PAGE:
MAS also questions why the revised Environmental Assessment Statement (EAS) submitted June 20, 2016 includes a substantially shorter (14 stories, 150 feet vs. 10 stories, 110 feet) No-Action development than what was used as a basis for the evaluation in the original January 19, 2016 EAS. We question why this fundamental change was made at such a late stage in the project environmental review process.
June 29th, 2016, 1:35 pm
MAS Testimony to the Committee on Land Use Regarding Reporting on the Compliance Statuses of Privately Owned Public Spaces by the Department of City Planning and Department of Buildings. INT 1219-2016
June 29, 2016
The Municipal Art Society of New York (MAS) supports Intro 1219, but proposes a series of modifications to strengthen the City’s oversight powers for New York’s privately-owned public spaces (POPS).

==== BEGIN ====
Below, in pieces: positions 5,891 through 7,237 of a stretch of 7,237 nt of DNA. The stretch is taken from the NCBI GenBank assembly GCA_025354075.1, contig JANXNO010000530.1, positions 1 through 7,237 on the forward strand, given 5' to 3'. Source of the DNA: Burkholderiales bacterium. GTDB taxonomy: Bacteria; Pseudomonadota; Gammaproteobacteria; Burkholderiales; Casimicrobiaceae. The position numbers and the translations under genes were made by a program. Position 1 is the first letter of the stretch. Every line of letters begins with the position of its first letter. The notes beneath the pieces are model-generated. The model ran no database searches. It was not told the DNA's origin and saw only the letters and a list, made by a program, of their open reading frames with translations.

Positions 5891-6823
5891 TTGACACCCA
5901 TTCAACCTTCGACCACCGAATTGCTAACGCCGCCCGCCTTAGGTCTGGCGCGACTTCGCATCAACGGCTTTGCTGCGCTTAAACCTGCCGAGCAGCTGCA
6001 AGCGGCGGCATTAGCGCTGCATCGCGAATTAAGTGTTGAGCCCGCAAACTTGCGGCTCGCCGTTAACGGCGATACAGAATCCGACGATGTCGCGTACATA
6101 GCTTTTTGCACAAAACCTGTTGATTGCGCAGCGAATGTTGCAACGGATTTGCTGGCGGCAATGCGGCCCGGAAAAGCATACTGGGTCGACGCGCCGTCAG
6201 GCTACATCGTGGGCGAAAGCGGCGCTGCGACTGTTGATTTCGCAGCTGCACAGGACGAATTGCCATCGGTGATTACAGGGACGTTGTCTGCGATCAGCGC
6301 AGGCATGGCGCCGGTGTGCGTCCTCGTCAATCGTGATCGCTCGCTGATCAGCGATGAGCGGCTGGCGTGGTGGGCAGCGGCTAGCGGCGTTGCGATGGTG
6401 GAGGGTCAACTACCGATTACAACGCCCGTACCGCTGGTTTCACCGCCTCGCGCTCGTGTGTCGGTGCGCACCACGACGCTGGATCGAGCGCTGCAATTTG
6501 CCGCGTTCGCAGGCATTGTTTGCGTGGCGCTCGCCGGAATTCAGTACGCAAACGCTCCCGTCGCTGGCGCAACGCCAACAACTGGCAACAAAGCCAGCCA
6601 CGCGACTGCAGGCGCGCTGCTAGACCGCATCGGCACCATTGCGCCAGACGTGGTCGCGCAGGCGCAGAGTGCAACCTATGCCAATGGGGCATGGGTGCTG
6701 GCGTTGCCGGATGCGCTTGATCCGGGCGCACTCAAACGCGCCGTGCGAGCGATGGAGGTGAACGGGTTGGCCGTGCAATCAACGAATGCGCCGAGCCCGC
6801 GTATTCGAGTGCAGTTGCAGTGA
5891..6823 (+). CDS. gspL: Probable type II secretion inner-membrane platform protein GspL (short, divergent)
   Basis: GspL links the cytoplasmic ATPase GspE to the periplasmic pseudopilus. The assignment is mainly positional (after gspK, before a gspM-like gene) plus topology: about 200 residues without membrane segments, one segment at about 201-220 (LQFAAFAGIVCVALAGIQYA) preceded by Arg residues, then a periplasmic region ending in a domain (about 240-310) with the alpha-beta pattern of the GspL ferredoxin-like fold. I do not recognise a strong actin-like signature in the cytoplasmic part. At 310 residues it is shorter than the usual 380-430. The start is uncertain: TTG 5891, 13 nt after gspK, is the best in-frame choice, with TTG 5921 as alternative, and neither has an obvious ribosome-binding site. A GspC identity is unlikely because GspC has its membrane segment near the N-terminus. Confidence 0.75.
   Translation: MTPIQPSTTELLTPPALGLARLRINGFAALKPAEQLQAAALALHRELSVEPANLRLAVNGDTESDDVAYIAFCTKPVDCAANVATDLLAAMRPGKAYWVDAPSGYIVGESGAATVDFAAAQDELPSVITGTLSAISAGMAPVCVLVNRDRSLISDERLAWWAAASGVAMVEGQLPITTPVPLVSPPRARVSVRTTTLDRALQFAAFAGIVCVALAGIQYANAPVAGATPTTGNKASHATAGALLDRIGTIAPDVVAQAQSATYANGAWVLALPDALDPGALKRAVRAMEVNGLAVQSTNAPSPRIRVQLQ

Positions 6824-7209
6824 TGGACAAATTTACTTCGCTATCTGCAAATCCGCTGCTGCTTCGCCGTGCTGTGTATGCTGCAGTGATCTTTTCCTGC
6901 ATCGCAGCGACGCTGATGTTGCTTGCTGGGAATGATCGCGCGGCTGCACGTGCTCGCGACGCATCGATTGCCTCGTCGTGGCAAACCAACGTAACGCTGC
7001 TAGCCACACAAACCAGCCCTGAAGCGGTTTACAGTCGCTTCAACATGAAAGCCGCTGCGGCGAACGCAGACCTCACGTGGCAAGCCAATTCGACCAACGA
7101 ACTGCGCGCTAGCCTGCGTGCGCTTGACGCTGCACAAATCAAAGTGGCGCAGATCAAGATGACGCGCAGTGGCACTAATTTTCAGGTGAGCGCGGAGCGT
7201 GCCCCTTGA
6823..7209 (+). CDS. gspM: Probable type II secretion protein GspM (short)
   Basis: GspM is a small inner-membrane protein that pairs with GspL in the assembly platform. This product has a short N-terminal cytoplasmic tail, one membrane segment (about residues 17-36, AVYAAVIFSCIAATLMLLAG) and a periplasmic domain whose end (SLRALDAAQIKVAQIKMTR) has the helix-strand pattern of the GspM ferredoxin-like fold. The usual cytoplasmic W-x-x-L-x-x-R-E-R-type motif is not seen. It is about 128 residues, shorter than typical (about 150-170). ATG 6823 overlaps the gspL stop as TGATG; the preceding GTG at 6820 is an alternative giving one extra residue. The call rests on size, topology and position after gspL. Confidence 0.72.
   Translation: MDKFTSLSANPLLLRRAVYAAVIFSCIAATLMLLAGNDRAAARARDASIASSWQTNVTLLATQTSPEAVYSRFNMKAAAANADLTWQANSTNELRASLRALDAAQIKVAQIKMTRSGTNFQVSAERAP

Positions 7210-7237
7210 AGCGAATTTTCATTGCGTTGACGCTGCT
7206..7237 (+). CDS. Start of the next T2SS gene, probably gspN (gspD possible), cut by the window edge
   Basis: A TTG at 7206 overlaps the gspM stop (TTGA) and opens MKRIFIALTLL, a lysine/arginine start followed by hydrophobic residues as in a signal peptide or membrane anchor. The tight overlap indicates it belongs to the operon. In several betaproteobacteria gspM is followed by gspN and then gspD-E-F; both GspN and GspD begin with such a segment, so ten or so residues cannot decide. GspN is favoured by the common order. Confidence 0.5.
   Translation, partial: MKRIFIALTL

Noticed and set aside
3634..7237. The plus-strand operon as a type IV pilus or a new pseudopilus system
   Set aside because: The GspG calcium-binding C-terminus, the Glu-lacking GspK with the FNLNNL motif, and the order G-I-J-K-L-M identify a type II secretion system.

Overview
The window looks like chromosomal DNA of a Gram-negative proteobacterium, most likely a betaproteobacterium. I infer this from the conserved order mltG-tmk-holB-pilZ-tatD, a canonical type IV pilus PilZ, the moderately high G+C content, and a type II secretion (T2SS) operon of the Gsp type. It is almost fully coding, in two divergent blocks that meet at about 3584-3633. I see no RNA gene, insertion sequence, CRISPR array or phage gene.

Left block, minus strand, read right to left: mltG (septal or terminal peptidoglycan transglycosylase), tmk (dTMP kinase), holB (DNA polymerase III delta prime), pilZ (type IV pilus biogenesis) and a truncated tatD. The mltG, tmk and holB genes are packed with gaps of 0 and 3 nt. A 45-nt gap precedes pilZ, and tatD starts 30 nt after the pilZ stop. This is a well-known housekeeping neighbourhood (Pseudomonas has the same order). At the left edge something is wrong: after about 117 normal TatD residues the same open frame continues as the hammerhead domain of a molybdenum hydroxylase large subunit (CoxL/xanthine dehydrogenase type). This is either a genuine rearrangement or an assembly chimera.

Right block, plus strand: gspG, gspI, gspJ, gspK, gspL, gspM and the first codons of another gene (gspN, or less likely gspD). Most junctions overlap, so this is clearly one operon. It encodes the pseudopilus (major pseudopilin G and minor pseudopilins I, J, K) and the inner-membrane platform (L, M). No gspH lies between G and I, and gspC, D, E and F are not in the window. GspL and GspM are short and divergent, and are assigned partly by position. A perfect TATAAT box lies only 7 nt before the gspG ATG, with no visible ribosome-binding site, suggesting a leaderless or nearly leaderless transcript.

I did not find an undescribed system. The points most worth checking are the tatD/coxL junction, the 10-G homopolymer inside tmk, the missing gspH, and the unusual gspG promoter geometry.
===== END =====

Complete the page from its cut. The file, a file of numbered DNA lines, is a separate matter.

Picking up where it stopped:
In our city-wide review of POPS conducted in 2000, MAS and partner Professor Jerold S. Kayden gave 41% of POPS a “marginal” rating and found that over 50% were in some way out of compliance. Despite our findings, City government and community stakeholders still lack a comprehensive and transparent set of mechanisms and oversight processes to ensure that POPS are kept open to the public, in good condition, and in alignment with the needs of the community.
The recent debate about the future of the Water Street POPS underscores the need for better oversight of these cherished public spaces. When POPS are allowed to fall into disrepair or disuse, as happened along the Water Street corridor, the public risks losing these spaces altogether to retail or other private uses without fair compensation to the public benefit. The passage of Water Street Upgrades Text Amendment N 160166 ZRM earlier this month demonstrates that New York City can no longer settle for a hands-off approach to POPS.